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It’s such an exciting time of the year when you’re growing your own fruit and veg. After the dark and cold days of winter and the careful nurturing of seeds and seedlings in early spring, now the promise of what we have to come is a beautiful sight. I hope you all are enjoying the spring and your own crops are giving you the same amount of pleasure.

I’d love to hear how your own allotments and kitchen gardens are progressing. Drop me a comment below or join me on Twitter and Facebook.

Book review: SowHow – A modern guide to grow-your-own veg

The shelves in my dining room are lined with an ever expanding collection of books on the topic of allotments and kitchen gardening. If I flick through the pages of these books, there is a noticeable similarity in content and style. Continue reading “Book review: SowHow – A modern guide to grow-your-own veg”

10 highlights from the grow your own blogs: April

There’s a fantastic number of allotment, kitchen garden and grow your own bloggers out there. I read as many as I can for inspiration, advice and to find out what everyone is getting up to.

Here are a few of my favourite articles and blog posts from April.

1. Face Planting. When an author writes a blog post that’s not only about growing your own but has you in stitches (and I lie not – this one did!), then the delight of reading it reaches new heights! This is the honest truth of how allotment gardening can be both a sanctuary and a driver for removing even the pedestals of stardom.

2.  Are you gardening outside the box? You may know I’m a bit of a fan of James Robbin’s blog posts. As a professional gardener, he has this wonderful knack of writing knowledgeably on the topic but there’s always a thought-provoking twist on the theme. Well, this time he’s hijacked that bearded beauty, Michael Perry’s blog with this thinker. James explores the relevance of gardening tv in the context of contemporary forms of media. Put the debate on sidelining Gardeners World to Snooker on hold – this is where the conversation is at!

3. How to Grow Your Own Thai Curry.  I’m always banging on about the benefits of growing your own, whether on an allotment or a back garden, is the variety of vegetables that become available. However, as this post from Nic Wilson demonstrates, growing your own also opens up the possibility to grow the often flown-far ingredients to cook your favourite Saturday night ‘Take-away’. Nic also shares her delicious recipe.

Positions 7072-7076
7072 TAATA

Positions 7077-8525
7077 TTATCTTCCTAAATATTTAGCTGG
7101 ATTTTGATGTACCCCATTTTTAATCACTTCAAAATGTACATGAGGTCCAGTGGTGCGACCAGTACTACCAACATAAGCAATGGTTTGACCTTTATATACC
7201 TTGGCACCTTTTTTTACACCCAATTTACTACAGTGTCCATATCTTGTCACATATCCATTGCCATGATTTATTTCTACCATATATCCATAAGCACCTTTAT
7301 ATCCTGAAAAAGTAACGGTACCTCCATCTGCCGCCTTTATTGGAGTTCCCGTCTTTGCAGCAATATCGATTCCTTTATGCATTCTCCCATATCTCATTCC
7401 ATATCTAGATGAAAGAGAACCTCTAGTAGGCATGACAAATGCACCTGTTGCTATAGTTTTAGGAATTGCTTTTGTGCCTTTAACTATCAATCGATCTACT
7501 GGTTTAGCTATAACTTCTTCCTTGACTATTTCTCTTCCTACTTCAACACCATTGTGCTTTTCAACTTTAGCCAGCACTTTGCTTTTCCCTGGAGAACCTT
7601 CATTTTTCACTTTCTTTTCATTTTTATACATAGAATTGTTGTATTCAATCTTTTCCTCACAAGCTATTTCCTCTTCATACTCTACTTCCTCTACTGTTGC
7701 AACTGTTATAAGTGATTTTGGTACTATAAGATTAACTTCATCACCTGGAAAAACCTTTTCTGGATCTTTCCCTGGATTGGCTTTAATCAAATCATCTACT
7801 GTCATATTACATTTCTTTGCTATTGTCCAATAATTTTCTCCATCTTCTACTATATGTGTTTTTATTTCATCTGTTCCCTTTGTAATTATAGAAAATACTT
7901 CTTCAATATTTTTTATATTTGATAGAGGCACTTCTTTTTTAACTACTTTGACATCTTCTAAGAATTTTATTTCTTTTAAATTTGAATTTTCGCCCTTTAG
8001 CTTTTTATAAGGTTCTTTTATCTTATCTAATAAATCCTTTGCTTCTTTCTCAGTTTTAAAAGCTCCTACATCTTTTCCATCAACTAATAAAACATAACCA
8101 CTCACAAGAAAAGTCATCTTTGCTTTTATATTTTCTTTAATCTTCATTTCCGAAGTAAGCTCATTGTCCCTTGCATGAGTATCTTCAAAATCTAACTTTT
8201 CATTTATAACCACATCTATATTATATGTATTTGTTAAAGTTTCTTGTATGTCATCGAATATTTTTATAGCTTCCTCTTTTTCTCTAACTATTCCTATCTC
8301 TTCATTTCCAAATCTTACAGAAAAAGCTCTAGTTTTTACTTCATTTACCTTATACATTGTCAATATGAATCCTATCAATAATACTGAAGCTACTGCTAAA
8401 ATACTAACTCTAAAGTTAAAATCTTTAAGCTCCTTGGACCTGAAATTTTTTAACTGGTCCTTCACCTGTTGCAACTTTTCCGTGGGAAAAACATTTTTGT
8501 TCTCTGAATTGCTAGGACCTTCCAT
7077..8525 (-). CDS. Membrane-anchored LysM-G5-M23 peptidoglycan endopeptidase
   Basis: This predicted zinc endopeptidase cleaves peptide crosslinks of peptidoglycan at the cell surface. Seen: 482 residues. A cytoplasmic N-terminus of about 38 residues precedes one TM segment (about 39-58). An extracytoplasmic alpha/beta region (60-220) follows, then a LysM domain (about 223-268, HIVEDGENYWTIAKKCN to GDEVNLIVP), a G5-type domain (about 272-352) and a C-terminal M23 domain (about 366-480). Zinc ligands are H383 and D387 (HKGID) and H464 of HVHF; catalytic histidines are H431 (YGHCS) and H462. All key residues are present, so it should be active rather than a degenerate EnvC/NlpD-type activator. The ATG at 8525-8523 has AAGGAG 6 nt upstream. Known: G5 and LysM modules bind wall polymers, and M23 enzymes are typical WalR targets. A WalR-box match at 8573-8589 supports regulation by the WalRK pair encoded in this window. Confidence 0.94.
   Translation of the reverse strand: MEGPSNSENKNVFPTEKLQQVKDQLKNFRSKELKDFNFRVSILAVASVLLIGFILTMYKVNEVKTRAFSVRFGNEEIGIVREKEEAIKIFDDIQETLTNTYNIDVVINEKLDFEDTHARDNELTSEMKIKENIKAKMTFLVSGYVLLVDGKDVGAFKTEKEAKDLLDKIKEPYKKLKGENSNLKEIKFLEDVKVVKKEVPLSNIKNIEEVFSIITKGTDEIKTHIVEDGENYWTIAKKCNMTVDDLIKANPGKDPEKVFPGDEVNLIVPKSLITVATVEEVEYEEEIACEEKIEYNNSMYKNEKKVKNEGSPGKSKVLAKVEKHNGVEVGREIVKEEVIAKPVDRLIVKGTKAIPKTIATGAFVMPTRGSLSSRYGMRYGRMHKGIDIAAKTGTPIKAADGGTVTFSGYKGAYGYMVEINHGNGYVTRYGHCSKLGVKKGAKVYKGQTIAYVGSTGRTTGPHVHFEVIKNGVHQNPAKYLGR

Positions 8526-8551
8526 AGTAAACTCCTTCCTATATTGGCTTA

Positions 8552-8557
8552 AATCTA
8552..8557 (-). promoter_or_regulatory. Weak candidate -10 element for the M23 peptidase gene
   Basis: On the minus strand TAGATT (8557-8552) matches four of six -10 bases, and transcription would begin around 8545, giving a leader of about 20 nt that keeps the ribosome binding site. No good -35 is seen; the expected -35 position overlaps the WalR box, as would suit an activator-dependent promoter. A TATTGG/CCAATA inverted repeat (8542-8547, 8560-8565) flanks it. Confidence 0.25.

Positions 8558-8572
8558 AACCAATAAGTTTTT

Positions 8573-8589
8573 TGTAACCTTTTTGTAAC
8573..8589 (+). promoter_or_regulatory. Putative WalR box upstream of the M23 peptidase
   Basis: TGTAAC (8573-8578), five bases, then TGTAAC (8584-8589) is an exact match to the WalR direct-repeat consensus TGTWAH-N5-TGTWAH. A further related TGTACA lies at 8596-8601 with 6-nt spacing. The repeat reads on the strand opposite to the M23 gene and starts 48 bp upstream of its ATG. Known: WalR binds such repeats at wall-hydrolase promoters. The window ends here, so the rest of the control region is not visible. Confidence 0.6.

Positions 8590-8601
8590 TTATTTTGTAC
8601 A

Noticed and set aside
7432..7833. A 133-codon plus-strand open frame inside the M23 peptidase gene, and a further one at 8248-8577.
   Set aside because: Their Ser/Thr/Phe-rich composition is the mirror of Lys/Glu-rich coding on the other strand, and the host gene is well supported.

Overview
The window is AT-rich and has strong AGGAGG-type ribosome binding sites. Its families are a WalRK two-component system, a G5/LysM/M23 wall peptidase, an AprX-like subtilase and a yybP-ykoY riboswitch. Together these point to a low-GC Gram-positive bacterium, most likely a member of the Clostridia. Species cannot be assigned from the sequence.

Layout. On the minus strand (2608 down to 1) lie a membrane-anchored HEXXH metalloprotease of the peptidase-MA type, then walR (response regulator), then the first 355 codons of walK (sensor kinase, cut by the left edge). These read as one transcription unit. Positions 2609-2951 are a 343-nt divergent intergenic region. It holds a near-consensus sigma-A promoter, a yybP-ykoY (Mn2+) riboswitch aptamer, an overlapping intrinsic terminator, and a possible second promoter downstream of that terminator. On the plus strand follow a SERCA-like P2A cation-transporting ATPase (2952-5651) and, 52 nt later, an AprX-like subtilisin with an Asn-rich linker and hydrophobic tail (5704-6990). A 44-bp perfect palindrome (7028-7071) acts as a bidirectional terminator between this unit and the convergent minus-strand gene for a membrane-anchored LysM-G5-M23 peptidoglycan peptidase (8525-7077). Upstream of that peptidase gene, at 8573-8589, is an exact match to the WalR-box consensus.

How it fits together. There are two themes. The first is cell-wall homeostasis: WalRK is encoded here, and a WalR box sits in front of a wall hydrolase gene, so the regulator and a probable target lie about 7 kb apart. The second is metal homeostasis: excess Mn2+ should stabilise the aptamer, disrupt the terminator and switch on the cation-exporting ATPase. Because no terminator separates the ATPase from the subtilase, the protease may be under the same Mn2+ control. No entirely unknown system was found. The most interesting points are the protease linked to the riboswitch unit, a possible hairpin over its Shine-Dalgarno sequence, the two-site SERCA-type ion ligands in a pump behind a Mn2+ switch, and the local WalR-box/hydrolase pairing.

4. The beets go on… Esme is bonkers about beetroot. Seriously, she’s even named her blog after the stuff. In her debut blog post (Welcome Esme!), she tells us all about her passion and gives some varieties to try and some tips on growing them successfully.

5. Parsnip to beetroot fudge. Speaking of beetroot, Shaheen has provided a cracking way to serve it up. Here she takes a recipe for parsnip fudge and gives it a twist by changing the key ingredient to beetroot. These look fantastic and I for one will be giving it a go with my own homegrown globes later this year.

6. How to keep kids entertained on an allotment without ending up in A&E. As a dad of a six-year-old, I’m passionate about keeping her engaged in the allotment garden. I’m happy to say that for the most part, Ava is engaged with the sowing, growing and harvesting of the crops – which is absolutely what I want, but there will be times when we aren’t doing those things and well, some of the other tasks are just not as appealing. The thing is, allotments can be great places to have fun, even when the jobs are not as engaging for little ones. I love the concept behind Becky’s post in keeping little ones entertained on the plot. A few suggestions too.

7. Why tickling empowers sensitive seedlings. Etiolation. This new term is one I could quite easily apply to me many times from Monday to Friday – to become weak and floppy. However, let’s use in the context in which James Wong means for it to be used, that resulting character of those seedlings that have grown long and leggy. James offers a scientifically valid approach to helping these weaklings out – give them a tickle. I’ll let James explain why.

8. 5 easy to grow unusual edibles. We’re back to those benefits of growing your own again. Modern Veg Plot is all about growing interesting and unusual edibles in a greenhouse and allotment plot. This post shares 5 that are easy for anyone to grow and show off to your friends when you invite them around for dinner – Cucamelon salad and stuffed Acocha anyone?

9. The benefits of making Comfrey tea. Us Brits are renowned for having a bit (165 Million cups a day) of taste for a good cup of char. Well, we aren’t alone – those crops of yours love a decent brew of their own. As with all of Matt’s posts, this is an informative guide to making up Comfrey tea to use as a fertiliser on the allotment. I’d recommend a peg for your nose with this one mind.

10. 5 ideas for dealing with gluts.  If you have had an allotment or kitchen garden for some time, you will know that no matter how well you plan, gluts happen. As satisfying as it can be to rejoice in the high yields of any crop you have grown yourself, there’s really only so much courgette or runner bean one can stomach. Trust me – I know. Jono has come up with a plan (well 5 actually) on how you can prepare to cope with the inevitable summer sackfuls that will come our way as harvests arrive over the coming months.

Any blogs or articles caught your eye this month? I’d love to hear about them. Let me know in the comments below or on twitter